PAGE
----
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Dogs Will Eat Anything

By Eric Greenleaf, PhD

Several months ago, I found myself in the midst of a terrible conflict. Two people, with whom I had close professional and personal ties, and with whom I shared a common project, fell into a serious dispute — one accusing the other of a crime. Worse than that, each party represented powerful institutions, with which I had important connections.

I attempted to mediate; offering a plausible solution to both sides, but was refused by both. To my dismay and discomfort, the more I tried to solve this dilemma, the more the two parties began to turn their suspicions and mistrust toward me. So I backed away, feeling uneasy, nervous, and despondent. The parties consulted lawyers — positions hardened; empathy dissolved.

For several nights I slept fitfully, thinking about what to do. Any ideas or strategies I settled on would be unwelcome by one party or the other – and lead to a dead-end. I felt awful.

One morning I awoke early, and my wife turned to me and said, “I feel a sense of dread.” I knew the emotion was mine, not hers, and realized I did not want her to feel that way, and that I must do something — but what?

That evening, I decided to give the problem to my unconscious. The next morning I awoke refreshed. Nothing had changed, but I felt happy, and the feeling lasted.

Later that day, out of nowhere, I had a thought: ’Dogs will eat anything. They will eat feces, vomit, dead insects and birds, etc., and then, often just burp and trot away without ill effect.’ Then I had another thought: ‘Lola, our wonderful Standard Poodle, must have eaten the whole mess. It didn’t affect her, and I was free of my troubled state.’

Commentary

While teaching Ericksonian approaches, I’ve emphasized the metaphor of the benign unconscious mind as an explanatory concept, and

the utilization of the unconscious mind as a therapeutic means toward healing. I’ve asked many people in workshops and in my practice to: ‘Look at your unconscious mind, and tell me what it looks like.’ People often see marvelous things, from a hacienda to the cosmos, with colors, shapes, sounds, textures, movement, and also distinct emotions.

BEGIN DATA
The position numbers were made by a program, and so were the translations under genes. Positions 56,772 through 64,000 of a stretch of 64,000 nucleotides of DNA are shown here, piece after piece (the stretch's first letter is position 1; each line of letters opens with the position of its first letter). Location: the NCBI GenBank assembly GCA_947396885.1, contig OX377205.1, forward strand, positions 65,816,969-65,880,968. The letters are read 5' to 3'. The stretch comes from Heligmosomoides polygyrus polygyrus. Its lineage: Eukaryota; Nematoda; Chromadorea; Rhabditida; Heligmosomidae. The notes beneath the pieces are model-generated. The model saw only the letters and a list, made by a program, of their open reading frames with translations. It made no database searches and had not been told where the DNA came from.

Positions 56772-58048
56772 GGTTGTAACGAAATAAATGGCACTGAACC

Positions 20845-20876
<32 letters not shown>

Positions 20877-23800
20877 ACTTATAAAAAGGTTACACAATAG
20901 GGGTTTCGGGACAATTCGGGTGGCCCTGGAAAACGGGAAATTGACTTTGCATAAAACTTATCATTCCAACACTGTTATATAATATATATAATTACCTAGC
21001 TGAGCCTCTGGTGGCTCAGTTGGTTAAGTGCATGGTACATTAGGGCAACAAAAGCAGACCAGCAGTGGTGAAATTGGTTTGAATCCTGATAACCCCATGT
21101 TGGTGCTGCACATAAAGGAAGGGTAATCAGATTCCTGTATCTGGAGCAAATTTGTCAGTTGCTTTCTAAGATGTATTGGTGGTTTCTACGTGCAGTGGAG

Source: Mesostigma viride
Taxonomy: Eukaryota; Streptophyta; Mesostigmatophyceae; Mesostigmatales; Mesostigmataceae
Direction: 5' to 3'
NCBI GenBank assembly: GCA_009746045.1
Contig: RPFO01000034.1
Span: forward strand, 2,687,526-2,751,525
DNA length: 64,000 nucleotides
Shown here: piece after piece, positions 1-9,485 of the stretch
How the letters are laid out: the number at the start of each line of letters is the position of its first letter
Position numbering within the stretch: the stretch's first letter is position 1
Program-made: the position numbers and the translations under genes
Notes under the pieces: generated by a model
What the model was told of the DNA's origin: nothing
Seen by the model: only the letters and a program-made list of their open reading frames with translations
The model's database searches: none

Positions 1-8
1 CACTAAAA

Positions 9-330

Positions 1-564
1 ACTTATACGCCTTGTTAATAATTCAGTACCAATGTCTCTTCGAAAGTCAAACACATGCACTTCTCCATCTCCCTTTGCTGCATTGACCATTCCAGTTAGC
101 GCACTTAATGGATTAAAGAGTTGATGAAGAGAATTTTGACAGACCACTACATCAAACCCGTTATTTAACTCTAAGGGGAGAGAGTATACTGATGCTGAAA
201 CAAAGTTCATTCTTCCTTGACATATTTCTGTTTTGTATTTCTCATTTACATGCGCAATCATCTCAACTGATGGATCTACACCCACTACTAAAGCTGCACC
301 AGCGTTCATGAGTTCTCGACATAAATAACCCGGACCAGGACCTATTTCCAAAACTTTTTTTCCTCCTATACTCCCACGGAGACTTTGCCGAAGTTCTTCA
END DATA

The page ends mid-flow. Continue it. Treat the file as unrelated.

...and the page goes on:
When I ask people to see their unsolvable problem as though they were in a dream, they often have unique visions. And when I ask them to put the image of their problem into their unconscious mind, they see and feel things that help them to change for the better. I never saw my unconscious as my dog, Lola, but she does provide excellent service with eagerness and good cheer; she is an avatar for my unconscious!

Conceptually, I think of the unconscious as comprised of: the neurophysiology of the body, new learning, and the interpersonal emotions of three or more interrelated people. In trance, we relate to our unconscious, and so invite, in a context of novelty and new learning, the improvement of our bodies and interpersonal relationships. From the earliest times, the small, ex- tended family group has determined our unique sense of self. It is our evolutionary heirloom. This includes generations of stories known and stories never spoken — and secrets, which re- main largely in the unconscious. The selves that interpersonal atmosphere gives rise to, remain unselfconscious and feel (although cloudy) individual, decisive, and self-deter- mined.

Dr. Erickson provided us with many examples from his own life in which he entered the unconscious in order to invite resolution of insoluble problems. He said:

“You go to a doctor and he says, ‘I just don’t know what to do for this. But it does need some care.’ You’ve got a lot more confidence in that doctor than the one that tries to pawn something off on you that obviously won’t work. He says, ‘I don’t know what’s wrong with you but it obviously needs care. Now let’s see what we can do about it.’ And you see yourself in the hands of somebody who will make a penetrating research into an insoluble problem.Seminars of MHE #1 1962, pp. 47-8. [my emphasis]

Dr. Erickson would often write letters to children about animals, real and invented, to help them, through stories, to learn, grow, and resolve troubles in life. I’m sure he would have loved Lola, as most people do. She is warm, smart, protective, affectionate, and fun, and will, if given the opportunity, eat nearly anything, including my problems!

Please send your unpublished, 800-word Case Reports to: training. MHEIBA@gmail.com

 

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